The Annual Policy Connection Student Blog Contest-3rd place winner
The Office of Government & External Affairs, and Strategic Partnerships invited students share their thoughts on some of today’s most hot topics in policy and politics in the Student Blog Contest. Below is the third place blog.
What if all four-year-olds had access to high-quality preschool programs? Of course, in 2011 almost 50% of four-year-olds attended a preschool program, according to the National Center of Education Statistics. However, many of these programs would not be considered high quality. President Obama argued in his January State of the Union that prekindergarten programs are not reaching enough children in time for it to make a difference. In order for these early education programs to be successful and purposeful, they need highly-educated teachers, a curriculum to enrich young minds (not just memorize ABC’s and 123’s), and an appropriate child to teacher ratio.
If all preschool programs were required to meet quality standards, then every three- and four-year-old would have the same opportunity of an early education. Often, these high-quality preschools are reserved for wealthy families who can afford the expensive tuition. On the other hand, our nation’s poorest children are eligible for Head Start—a program designed for low-income and disadvantaged children to receive early literacy, math, and language skills, as well as have access to hot meals and dental care. Then that leaves the middle-class children, who may be from families who earn just over the poverty line and are therefore ineligible for Head Start, or maybe they don’t earn enough for private preschool programs. Universal preschool can allow every child access to a preschool education that prepares them for the rigorous academic challenges ahead in elementary school, and beyond.
There are opposing views to universal prekindergarten, that it is glorified babysitting, rather than education, and that the money for these types of programs just isn’t there. However, a study conducted in 11 states concluded that there were gains made over a year of prekindergarten in math, literacy, and language development, but that these gains can be made into leaps if the quality of the program were higher. Adults who were enrolled in high-quality early education programs are less likely to be arrested, and more likely to earn a higher income and have better health. David Kirp, author of The Sandbox Investment: The Preschool Movement and Kids First Politics, argued “the children’s experience [in preschool] occurred at a particularly opportune moment in their lives. It gave them the tools they needed to do better in school. When they succeeded academically they became more committed to education…then, because a diploma brought new economic opportunities, crime became a less appealing option” (p.55).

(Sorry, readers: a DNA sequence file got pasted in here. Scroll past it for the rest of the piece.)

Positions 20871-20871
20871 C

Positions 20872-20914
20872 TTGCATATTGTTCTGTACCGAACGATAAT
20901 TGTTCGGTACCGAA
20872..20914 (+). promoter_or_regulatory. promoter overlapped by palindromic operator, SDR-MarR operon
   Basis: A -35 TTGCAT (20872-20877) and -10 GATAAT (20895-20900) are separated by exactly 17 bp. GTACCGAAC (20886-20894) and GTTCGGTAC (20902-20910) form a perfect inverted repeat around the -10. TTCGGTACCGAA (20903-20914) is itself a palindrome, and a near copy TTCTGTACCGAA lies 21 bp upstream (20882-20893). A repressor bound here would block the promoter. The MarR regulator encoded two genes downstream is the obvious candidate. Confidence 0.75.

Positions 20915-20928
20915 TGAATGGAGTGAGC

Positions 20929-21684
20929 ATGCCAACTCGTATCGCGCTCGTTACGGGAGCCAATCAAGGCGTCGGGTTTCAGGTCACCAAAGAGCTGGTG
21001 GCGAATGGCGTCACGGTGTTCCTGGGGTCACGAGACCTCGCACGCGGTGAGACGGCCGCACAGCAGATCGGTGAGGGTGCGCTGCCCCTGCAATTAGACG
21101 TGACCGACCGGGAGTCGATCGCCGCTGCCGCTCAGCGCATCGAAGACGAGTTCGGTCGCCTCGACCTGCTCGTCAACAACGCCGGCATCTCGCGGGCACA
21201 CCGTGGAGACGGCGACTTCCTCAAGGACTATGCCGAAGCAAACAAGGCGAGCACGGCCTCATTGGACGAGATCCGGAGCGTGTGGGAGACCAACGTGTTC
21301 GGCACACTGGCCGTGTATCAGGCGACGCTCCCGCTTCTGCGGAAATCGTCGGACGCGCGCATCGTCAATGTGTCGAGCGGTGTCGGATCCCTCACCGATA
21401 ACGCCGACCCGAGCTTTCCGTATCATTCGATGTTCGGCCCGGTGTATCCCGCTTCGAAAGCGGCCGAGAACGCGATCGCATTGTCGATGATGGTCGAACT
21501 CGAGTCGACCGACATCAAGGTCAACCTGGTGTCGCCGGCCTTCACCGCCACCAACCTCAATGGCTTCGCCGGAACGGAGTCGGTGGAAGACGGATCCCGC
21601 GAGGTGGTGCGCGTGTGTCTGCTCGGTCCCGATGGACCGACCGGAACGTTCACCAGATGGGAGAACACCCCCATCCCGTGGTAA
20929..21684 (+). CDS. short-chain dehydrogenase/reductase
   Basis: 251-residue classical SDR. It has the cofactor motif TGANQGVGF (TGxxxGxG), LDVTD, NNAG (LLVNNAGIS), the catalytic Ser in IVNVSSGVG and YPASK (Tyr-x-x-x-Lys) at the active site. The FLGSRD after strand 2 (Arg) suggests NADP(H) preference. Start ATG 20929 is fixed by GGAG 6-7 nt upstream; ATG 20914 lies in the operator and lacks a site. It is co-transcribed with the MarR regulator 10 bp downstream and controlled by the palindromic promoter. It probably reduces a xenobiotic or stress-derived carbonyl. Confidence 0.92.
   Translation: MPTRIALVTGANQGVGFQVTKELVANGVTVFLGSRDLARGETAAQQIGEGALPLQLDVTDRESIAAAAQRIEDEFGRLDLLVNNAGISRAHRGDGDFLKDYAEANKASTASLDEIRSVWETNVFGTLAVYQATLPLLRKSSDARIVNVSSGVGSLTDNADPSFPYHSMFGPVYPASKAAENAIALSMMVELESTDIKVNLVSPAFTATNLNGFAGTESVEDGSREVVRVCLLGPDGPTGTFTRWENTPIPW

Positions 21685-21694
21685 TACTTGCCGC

In my own classroom, every day I see how a year in prekindergarten is changing the course of the future for my students. Many of these four-year-olds come from disadvantaged households, with parents who just reached their twenties and don’t know how to read, let alone raise a child. One student in particular, a beautiful dark-haired little girl came to preschool in September only knowing how to speak Spanish and did not know how to interact with her classmates, let alone know her letters and numbers. Now, almost seven months into the school year, she solve a problem with a friend, she knows the letters, and she can write and spell her own name. Given the rigorous curriculum currently in Kindergarten and later elementary school, especially with the implementation of the Common Core, if this child had not had a year in prekindergarten, she would have been far behind her peers, who are expected to come to school knowing how to sit still, be social, and, of course, know letters, numbers, and how to count.
Universal preschool can open doors to all the children in our nation, and give them a chance at a high-quality early education. If we do not invest our time and money into educating preschoolers, then we will surely pay for it down the road with low standardized test scores and a graduating class unmotivated to continue on in their learning. We owe it to our littlest learners to take action and make sure there is access to high-quality preschool programs.
Cate Caporizzo is a graduate student in the Care and Education—continuing practitioner program. She currently works as a pre-k teacher and the experience challenges her to spread awareness of the importance of preschool.